CSS3 linear gradients By Chris Mills Introduction For as long as we can remember, we have used colour gradients on the Web to brighten things up, and add class to designs. If you want to create a fantastic looking button, panel, gauge, progress bar or other UI feature, a gradient is the way to go. Up until now, we have always used repeated background images to create gradient effects. CSS3 comes to the rescue with the CSS Image Values and Replaced Content Module Level 3: part of this module defines CSS gradients, which allow us to create any gradients we want using only CSS. Note: Radial gradients are covered in the article CSS3 radial gradients. Creating gradients I have included some simple examples for you to play with in my linear gradients demo. To create a basic linear gradient, you need to provide a start point and an end point, like so: background-image: linear-gradient(rgb(100,100,100),rgb(200,200,200)); Varying the gradient angle The other way to set gradient angles is through a degree value, for example:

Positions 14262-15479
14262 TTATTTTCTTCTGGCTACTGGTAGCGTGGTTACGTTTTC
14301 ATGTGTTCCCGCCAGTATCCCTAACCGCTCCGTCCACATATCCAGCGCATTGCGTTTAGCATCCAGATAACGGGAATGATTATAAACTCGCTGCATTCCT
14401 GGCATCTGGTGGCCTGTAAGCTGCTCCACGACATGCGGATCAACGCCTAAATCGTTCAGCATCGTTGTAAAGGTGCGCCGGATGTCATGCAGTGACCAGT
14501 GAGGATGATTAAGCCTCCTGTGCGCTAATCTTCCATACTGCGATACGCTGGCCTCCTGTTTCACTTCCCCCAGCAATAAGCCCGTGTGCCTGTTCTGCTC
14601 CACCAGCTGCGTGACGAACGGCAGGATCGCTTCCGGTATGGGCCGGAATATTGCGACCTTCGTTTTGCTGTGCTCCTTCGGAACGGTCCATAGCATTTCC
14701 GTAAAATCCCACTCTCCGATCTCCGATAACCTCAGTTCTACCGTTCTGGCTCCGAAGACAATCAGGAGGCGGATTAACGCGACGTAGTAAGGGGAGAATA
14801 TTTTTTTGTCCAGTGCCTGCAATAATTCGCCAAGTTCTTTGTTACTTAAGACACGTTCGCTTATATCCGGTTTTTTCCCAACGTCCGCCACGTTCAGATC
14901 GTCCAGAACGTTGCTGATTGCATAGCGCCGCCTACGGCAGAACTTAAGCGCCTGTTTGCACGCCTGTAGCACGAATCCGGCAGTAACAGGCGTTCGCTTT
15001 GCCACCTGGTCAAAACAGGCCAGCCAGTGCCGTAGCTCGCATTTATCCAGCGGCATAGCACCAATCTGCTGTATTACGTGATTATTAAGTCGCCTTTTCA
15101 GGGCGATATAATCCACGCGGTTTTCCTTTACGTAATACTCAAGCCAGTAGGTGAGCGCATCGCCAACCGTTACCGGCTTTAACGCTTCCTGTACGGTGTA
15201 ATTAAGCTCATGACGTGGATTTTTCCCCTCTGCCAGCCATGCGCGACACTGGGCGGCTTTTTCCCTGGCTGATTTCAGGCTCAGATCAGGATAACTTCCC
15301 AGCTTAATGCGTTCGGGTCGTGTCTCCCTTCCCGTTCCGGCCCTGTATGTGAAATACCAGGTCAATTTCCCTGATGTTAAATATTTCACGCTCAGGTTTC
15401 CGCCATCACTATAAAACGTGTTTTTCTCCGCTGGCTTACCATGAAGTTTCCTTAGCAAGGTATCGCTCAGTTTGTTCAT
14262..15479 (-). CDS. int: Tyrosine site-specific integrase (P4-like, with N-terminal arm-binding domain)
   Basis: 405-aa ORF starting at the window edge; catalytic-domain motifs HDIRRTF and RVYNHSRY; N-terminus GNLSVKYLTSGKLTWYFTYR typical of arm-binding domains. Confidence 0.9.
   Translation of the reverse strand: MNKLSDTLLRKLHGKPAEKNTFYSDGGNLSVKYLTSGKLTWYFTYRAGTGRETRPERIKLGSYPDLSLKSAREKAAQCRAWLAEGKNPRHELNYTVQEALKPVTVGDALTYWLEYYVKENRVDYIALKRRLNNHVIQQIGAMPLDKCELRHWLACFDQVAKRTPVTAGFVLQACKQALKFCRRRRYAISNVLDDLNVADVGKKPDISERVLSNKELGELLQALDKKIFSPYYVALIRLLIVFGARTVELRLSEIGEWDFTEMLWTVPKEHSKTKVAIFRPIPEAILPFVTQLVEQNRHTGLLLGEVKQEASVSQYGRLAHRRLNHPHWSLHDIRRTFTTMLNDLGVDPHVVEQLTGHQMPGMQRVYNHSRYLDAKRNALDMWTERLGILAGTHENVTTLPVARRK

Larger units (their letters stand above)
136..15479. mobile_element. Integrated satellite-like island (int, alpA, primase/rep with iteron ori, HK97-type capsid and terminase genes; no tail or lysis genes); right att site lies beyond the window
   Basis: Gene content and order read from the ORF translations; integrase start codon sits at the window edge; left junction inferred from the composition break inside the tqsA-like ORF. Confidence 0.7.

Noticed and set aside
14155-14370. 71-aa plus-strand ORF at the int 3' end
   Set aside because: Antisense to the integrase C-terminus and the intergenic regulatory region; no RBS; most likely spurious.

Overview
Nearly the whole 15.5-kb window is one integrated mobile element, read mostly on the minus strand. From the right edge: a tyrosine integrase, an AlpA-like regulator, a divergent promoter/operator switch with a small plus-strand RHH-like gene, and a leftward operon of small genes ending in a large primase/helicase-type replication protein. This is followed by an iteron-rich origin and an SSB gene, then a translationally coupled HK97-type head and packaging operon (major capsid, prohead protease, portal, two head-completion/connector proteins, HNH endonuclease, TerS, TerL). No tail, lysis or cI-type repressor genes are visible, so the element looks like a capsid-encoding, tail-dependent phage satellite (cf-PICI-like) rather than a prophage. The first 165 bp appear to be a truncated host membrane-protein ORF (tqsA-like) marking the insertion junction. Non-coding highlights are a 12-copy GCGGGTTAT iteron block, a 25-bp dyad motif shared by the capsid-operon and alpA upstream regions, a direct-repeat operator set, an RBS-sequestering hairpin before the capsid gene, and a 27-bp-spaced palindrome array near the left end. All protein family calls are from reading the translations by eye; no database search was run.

Force Element To Self-Clear its Children Share this: Ship custom analytics today with Keen.io. This will do you fine these days (IE 8 and up): Apply it to any parent element in which you need to clear the floats. You would use this instead of clearing the float with something like <br style="clear: both;" /> at the bottom of the parent (easy to forget, not handleable right in CSS, non-semantic) or using something like overflow: hidden; on the parent (you don't always want to hide overflow). Now for a bit of history! This was the original popular version, designed to support browsers as far back as it possibly could: There then was a bit of a cleaner version documented here by Jeff Starr, based on the fact that nobody uses IE for Mac, which is what the backslash hack was all about. Then it became popular to use "group" as a class name, which is nicer and more semantic (via Dan Cederholm). Of course, if you drop IE 6 or 7 support, remove the associated lines. Update May 18, 2011: Nicolas Gallagher again with the "micro" clearfix.